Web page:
Tuesday, September 23, 2008

My Presence Will Go With You (Haggai 1-2)


I admit that it’s hard to have much perspective on the book of Haggai, having not yet gone through the return from exile in Ezra and Nehemiah. My goal in reading the prophets has been to gain perspective on the exile itself before moving on to the return, and so Haggai doesn’t exactly fit in that well at first glance. But let’s see what we can find.

The book is short and to the point. Some of the people have returned from exile back to Judah, and are managing to scratch out a meager existence for themselves in their ancestral homeland. But their thoughts are only on their own concerns. They have little energy for the things of God. And so the prophet speaks:
Is it a time for you yourselves to dwell in your paneled houses, while this house lies in ruins? Now, therefore, thus says the Lord of hosts: Consider your ways. You have sown much, and harvested little. You eat, but you never have enough; you drink, but you never have your fill. You clothe yourselves, but no one is warm. And he who earns wages does so to put them into a bag with holes . . . Go up to the hills and bring wood and build the house, that I may take pleasure in it and that I may be glorified, says the Lord.
I think back to Moses pleading with the Lord to travel alongside his people:
If your presence will not go with me, do not bring us up from here. For how shall it be known that I have found favor in your sight, I and your people? Is it not in your going with us, so that we are distinct, I and your people, from every other people on the face of the earth?
There is no life for the people of Israel without the abiding presence of God alongside them. There is no glory for them as a nation if they do not radiate with the glory of God. They were exiled from his presence for disobedience; how can they return and build houses for themselves if God is not to dwell once again in their midst?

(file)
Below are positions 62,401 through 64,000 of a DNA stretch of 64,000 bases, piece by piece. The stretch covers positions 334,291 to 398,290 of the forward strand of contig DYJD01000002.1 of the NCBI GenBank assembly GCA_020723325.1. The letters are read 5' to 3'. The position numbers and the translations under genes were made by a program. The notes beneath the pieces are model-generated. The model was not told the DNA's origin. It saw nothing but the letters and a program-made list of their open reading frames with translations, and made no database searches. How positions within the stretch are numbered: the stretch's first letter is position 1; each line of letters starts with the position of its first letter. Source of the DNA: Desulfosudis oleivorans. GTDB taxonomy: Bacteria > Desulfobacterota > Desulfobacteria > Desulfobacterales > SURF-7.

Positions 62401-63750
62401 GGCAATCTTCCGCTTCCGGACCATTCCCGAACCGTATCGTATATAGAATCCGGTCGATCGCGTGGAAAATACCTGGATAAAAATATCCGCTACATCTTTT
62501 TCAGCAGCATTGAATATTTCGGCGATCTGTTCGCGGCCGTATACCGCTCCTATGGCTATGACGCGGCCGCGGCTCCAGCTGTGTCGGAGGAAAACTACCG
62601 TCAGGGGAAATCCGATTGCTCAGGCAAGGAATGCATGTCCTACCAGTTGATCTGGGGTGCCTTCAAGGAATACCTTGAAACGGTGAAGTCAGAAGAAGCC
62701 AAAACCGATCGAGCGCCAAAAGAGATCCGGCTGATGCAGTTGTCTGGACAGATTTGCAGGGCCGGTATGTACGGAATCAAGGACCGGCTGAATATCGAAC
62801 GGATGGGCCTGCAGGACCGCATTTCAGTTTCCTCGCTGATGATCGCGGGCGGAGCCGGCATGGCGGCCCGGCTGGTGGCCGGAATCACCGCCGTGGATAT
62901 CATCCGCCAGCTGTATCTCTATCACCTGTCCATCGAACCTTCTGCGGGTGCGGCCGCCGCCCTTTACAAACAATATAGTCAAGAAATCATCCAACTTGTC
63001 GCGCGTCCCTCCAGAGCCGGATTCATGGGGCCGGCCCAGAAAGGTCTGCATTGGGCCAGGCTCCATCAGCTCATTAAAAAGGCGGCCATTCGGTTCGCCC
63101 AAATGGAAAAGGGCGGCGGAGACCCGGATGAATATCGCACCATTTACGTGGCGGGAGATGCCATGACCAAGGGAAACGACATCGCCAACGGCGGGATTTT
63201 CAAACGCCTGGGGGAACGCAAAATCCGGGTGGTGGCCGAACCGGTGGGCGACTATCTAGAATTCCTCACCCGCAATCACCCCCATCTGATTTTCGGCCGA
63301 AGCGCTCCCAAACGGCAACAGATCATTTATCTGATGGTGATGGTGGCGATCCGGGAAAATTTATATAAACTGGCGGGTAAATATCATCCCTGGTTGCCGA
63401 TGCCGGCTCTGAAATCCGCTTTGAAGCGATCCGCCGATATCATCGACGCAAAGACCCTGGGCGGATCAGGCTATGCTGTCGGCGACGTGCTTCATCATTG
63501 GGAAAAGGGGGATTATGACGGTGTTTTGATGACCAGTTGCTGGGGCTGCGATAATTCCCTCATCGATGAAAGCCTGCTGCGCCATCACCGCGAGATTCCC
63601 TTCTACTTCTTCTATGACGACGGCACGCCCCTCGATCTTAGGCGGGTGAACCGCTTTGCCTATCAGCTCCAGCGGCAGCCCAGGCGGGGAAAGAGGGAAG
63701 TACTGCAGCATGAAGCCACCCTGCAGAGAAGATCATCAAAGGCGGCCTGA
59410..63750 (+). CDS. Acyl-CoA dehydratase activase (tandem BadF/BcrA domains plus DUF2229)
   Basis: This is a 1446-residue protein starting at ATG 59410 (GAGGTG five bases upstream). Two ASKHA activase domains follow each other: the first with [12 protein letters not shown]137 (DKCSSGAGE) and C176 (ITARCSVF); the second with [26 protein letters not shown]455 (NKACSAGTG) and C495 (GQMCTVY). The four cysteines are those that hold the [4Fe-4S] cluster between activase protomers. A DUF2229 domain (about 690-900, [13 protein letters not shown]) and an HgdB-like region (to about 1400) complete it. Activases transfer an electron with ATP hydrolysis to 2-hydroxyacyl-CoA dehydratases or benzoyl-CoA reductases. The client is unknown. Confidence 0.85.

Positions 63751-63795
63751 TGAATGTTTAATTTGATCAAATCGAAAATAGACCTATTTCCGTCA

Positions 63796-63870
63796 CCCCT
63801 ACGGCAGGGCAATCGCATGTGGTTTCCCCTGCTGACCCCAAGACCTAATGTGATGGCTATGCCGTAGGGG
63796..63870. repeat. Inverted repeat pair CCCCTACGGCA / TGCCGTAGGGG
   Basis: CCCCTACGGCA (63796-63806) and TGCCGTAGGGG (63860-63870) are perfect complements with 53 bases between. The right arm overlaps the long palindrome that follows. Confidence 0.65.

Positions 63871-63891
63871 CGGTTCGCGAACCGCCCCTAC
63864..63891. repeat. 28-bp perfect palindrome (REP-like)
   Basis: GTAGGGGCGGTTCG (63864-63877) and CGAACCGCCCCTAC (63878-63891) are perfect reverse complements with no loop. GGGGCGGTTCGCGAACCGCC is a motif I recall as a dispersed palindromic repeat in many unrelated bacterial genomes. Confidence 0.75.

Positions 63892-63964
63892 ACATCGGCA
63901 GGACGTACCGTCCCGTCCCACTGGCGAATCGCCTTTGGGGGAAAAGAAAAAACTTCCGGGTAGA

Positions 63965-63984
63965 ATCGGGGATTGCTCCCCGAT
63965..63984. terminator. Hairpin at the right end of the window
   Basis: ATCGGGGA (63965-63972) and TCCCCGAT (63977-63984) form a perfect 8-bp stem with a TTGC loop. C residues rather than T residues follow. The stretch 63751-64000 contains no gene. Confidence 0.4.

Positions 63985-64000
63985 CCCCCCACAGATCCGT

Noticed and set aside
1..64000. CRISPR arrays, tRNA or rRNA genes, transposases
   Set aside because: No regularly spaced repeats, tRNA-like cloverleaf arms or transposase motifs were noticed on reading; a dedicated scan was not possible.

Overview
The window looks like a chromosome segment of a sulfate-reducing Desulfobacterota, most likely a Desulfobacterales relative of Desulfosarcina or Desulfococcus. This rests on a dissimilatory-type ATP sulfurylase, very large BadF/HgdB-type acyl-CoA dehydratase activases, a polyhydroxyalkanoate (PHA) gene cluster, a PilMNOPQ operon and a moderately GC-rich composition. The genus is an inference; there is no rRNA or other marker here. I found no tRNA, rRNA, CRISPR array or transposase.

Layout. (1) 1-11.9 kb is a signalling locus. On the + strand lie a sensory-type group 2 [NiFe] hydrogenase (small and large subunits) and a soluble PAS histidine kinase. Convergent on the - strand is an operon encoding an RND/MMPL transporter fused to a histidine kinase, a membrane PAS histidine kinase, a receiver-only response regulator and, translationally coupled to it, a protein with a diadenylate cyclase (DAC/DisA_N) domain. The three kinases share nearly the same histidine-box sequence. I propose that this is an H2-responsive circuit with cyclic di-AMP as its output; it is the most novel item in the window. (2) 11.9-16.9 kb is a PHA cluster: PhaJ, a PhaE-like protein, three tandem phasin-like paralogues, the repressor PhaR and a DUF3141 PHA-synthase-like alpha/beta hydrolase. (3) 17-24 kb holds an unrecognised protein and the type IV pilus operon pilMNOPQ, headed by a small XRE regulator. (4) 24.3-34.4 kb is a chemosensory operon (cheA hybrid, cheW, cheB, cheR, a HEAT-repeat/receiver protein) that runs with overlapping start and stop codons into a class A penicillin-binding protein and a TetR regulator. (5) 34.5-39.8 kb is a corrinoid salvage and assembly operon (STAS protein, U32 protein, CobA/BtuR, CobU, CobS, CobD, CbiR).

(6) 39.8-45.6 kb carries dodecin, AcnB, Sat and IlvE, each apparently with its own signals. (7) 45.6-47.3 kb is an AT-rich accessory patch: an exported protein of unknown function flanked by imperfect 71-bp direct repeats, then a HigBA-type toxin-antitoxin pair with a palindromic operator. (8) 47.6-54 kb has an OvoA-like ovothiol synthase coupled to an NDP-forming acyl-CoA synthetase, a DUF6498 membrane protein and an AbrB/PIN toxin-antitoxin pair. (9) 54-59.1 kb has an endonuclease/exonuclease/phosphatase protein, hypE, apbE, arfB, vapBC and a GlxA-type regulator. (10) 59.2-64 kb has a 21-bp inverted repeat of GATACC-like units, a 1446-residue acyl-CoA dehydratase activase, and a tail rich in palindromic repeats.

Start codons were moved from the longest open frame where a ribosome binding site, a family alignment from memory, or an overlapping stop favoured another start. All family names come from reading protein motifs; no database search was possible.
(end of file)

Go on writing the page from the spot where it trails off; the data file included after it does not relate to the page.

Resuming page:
Here again I’m struck with the nature of the God of Israel. This is a God who wants to live with man. He wants to elevate man to himself, and to condescend to live among them. The anger and frustration at their faithlessness is just another angle on that intense longing of God for his son to share his glory.

Comments:
It is short and to the point.

I gathered the following:

You're back in Judea, now rebuild the temple. The drought was because of your wickedness.

From that, I see the following principle: do God's will, however annoying you might think it is, and your life on earth will be easier.
 

I don't know that Haggai is trying to state some universal principle here. I doubt he or any other Jewish person was unfamiliar with the reality that there are times when the righteous suffer for their faithfulness. After all, they'd read Job and the story of Joseph and David. He was addressing not so much "wickedness" as complacency, and claiming that their lack of concern for the things of God was causing them to lack the blessings that come from God.
 

...as it is today...
 

This comment has been removed by the author.
 

This comment has been removed by the author.
 

This comment has been removed by the author.
 

This comment has been removed by the author.
 

This comment has been removed by the author.
 

This comment has been removed by the author.
 

This comment has been removed by the author.
 

Yea, as you said “there is no life for the people of Israel without the abiding presence of God alongside them”. And I think that made them so ignore an important and big thing i.e. rebuilding the temple and the city. I believe this problem was originated in the human’s soul and mind which always keep looking and staying easily on the past not the future. I think of how God told them especially in Isaiah 49 verse 14

49:13 Sing, O heavens! Be joyful, O earth! And break out in singing, O mountains! For the Lord has comforted His people, And will (correct translation is ‘ He now ’ ) have mercy on His afflicted.

49:14 But Zion said, "The Lord has forsaken me, And my Lord has forgotten me.

Verse 14 clearly shows that their minds were still in the past. Only God had to remind them to forget the past and they made their confession everyday on verse 49:13 would have changed their conscience out of the pitfall. Their minds still in the pitfall and away from God’s truth had made them so far from their Yahweh’s presence. This is also true for us even nowaday.
 

Post a Comment

Links to this post:

Create a Link



<< Home